- Most individuals will experience neck pain at some point during their lives
- 10% of the world’s population experiences neck pain each year
The cervical spine is composed of the first ten vertebra of the spine and is responsible for supporting the head, allowing for movement and rotation of the neck. The cervical spine allows for a rotating movement of 180 degrees, a flexing movement of 90 degrees, and a tilting movement of 120 degrees, which makes the neck vulnerable to sprain or injury. Cervical back pain or neck pain is also commonly referred to as Cervicalgia.
Generally neck pain will fade and disappear with time however if pain is severe or persists a doctor visit is highly recommended. The following symptoms should not be ignored:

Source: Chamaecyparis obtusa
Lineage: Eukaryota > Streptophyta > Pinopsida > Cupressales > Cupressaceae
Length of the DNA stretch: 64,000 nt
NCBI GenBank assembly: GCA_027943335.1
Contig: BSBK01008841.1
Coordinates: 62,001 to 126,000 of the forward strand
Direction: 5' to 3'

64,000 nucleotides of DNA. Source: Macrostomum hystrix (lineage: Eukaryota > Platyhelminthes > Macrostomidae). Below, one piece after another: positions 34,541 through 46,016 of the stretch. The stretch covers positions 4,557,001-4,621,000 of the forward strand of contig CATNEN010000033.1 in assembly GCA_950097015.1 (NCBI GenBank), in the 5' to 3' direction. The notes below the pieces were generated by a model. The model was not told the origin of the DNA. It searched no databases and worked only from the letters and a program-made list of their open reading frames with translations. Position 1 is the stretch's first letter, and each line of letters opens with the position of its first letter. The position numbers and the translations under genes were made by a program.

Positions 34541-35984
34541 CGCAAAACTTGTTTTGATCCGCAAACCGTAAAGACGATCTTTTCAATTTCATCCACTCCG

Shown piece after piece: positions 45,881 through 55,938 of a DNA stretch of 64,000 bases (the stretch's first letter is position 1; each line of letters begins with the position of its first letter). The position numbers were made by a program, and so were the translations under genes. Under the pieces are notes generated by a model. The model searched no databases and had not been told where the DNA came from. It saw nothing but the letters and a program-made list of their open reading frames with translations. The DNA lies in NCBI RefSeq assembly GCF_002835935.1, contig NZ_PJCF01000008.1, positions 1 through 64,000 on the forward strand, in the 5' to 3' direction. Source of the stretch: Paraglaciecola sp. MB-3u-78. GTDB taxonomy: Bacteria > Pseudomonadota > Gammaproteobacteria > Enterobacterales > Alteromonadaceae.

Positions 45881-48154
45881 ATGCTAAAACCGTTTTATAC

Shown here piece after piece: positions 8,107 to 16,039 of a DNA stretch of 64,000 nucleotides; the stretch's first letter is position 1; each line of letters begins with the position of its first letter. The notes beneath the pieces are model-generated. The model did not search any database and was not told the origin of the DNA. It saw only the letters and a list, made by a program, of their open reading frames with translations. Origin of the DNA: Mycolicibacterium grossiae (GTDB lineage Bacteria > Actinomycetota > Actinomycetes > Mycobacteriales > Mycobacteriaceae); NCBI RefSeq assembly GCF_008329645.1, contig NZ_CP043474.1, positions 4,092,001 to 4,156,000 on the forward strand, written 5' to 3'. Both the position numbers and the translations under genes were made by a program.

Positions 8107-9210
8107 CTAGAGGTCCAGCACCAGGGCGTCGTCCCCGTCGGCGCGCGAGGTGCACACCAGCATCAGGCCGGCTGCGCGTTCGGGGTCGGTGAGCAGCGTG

- Neck stiffness
- Sharp pain
- Severe headaches
- Radiating discomfort/tingling in the arms or hands
Diagnostic tests are not usually necessary to confirm the cause of your neck pain however a physical examination will be completed by a physician to assess the severity and duration of your pain, flexibility, and range of motion.
If your physician suspects that there is a reason to determine the specific cause of your neck pain, an X-ray, Magnetic Resonance Imaging (MRI), or a Bone Scan may be ordered. These tests are done to pinpoint the cause of your neck pain and help with treatment planning. There is a chance however these tests may not determine the cause of your pain however, neck pain can be treated and improved even if the specific cause is unknown.
Neck pain is generally due to injuries, aging, or poor habits. Common causes of neck pain include:
- Poor Posture
- Degeneration due to aging
- Spinal disease i.e. spinal cord compression
- Epidural Steroid Injections
- Physical Therapy or Chiropractic Therapy
- Therapeutic Message
- Anti-inflammatory medications note: medications should be taken as directed by your doctor